Saturday, October 28, 2006

Daylight Savings Time(bomb)

I'm wondering if DST was invented just to mess with parents of young children. Exhausted moms who have spent weeks or months getting their children to finally, finally submit to a nap, bedtime and wakeup schedule to where you actually begin to feel like something resembling human.

So just when everything is going along just fine, when your children are sleeping like the obedient, perfect little monkies they are, you have to turn your clocks back. (pause for sounds of toddler and preschooler shrieking for attention and wanting to watch Curious George at 6:03 a.m.)

I mean, really, what kind of sick mind thought this up?

Wednesday, October 25, 2006

Strike a pose..


Sage is getting pretty hilarious. Sawyer got a new big rig matchbox car, and Sage is obsessed with it. Probably because she senses that it's her brother's favorite toy. Her new thing is to snatch it the second he turns his head, race across the room shrieking, then wave it around. Sawyer is not amused. But I think, "This is just the beginning."

My Dad was having dialysis at the hospital before he was supposed to have surgery to remove a pin that had loosened in his hip. While he was undergoing the dialysis, he suffered a mild heart attack. He had two stints put in and is doing better, apparently, because when I tried to phone him just now, he'd been discharged.

We finally got Sawyer on antibiotics. He's been sick since August. I don't ever remember the last time he slept through the night without waking up coughing. We've had him on tons of meds, none of which seemed to help. He was burning up with fever Monday night so I took him to the pediatrician Tuesday, who gave him amoxicillin. Fingers crossed that it finally works.

Today we were driving home from the park. Sawyer said "Mommy, why is your hair backwards?" It was up in a ponytail.

My leg seems to be getting better. I've been popping motrin like candy corns and I'm trying to ice it at least twice a day. So hopefully it might just be another week. I don't want to get fat before the reunion!

Friday, October 20, 2006


That's what two older women snapped at me this morning. I was, apparently, cheering too loudly. Granted, it was about 5:45 a.m. Still. There wasn't much else for me to do.

Today was the final day of the eight-week running camp. That meant the dreaded timed mile. It was a day I had actually looked forward to. It would be a tangible result of eight weeks of waking up even before the butt-crack of dawn, of running when it felt like my insides were twisting out, of being so exhausted by the end of the day I couldn't function. I had been having anxiety dreams for the past couple weeks. How fast would I go? Would I have horrible stitches and fall across the finish line? Or would I kick butt? I wanted to know.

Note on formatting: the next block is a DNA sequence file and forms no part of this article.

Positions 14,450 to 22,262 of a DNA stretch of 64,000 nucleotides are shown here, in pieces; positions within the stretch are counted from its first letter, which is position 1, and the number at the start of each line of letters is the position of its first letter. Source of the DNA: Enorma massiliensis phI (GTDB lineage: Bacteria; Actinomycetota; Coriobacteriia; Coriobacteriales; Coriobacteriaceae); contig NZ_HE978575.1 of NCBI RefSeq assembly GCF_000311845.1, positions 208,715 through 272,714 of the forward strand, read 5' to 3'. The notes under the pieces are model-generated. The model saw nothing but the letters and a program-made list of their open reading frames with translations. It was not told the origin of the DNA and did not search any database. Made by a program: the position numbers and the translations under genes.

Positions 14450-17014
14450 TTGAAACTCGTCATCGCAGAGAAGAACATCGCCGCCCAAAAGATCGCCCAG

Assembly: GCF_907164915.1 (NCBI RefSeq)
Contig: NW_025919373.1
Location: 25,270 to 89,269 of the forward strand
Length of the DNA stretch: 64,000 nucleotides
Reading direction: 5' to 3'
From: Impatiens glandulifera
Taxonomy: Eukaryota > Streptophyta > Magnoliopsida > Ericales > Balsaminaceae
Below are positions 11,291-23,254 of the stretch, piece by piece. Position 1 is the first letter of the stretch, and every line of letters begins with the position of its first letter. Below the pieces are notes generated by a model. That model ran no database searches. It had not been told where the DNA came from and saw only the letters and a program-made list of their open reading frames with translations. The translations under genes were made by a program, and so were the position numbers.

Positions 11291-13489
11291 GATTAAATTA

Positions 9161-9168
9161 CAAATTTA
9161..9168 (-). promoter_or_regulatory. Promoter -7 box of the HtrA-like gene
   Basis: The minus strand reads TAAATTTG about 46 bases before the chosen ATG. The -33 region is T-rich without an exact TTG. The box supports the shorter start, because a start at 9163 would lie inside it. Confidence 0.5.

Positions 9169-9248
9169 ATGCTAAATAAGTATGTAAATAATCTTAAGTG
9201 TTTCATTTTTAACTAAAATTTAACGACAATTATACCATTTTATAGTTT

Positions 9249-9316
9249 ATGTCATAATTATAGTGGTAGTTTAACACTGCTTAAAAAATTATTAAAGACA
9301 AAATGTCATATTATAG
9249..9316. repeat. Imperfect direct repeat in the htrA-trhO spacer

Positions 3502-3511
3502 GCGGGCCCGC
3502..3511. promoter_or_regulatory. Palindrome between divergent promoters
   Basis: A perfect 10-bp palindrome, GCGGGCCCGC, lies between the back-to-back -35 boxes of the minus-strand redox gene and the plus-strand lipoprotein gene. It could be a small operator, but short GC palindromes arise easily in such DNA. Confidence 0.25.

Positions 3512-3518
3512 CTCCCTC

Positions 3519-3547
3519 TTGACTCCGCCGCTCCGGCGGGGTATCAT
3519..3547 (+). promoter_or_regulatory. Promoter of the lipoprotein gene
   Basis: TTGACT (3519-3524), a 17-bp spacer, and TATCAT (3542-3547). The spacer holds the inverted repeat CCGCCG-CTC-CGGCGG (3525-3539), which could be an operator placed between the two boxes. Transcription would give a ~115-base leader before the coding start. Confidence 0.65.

And then I pulled my quad Wednesday. And it hurt even worse during warmups today. I was out. So there I was, stationed about 200 meters from the finish line, shouting out times and yelling encouragement - much to the disgust of the two women walking around. They pointed to the darkened condos behind the course (it's a paved loop around a lake). I didn't bother mentioning that they also backed up to a major street. I really didn't care. If shouting the times and clapping and yelling for them to GO GO GO!! made them even a few second faster, it was worth it.

The runners were happy I was there. The fastest one finished in 6:50, knocking 14 seconds off her personal best. It was awesome. I was disappointed I wasn't running too. The coach wants me to take at least a week off. The next camp starts Oct. 30. I might not be ready to go by then. But this is out of my control. I just have to hope I'm a fast healer!

I guess now this means I actually have to watch what I eat, since I won't be doing five-mile runs for awhile...

Wednesday, October 18, 2006

Walk of Shame

No, not THAT walk of shame! Thankfully those particular days are way behind me.. But I digress. Today was the last running class before our timed mile Friday, about which I'm having anxiety dreams where I'm running in the wrong direction, or I've forgotten something, or the coach is picking on me. Anyway. Everything was going fine, when all of a sudden my left quad muscle clenched like an angry fist. YEEEEOUCH!!! I tried to keep running, but that is not possible when it feels like someone has tomahawked a hatchet into your leg. I stretched it out, tried to jog a bit, then had to walk. And we were two miles out. I ended up walking all the way back with the slowest runner in our group. She talked NONSTOP, which wouldn't be so bad, as she's a very nice person, but she hadn't apparently mastered the Talk-AND-walk equation, because even with a damaged thigh, she had to jog to keep up with my walk. And I wasn't in a particularly chatty mood, considering the timed mile is Friday and I -literally - worked my butt off for the past eight weeks. I iced it when I got home, then took a hot shower. It only tweaks occasionally, after I've sat for awhile or I try to pick up my 24-pound toddler. So please send positive thoughts that this was just a random cramp, not a tear, and I'll be fine to fly around that lake Friday.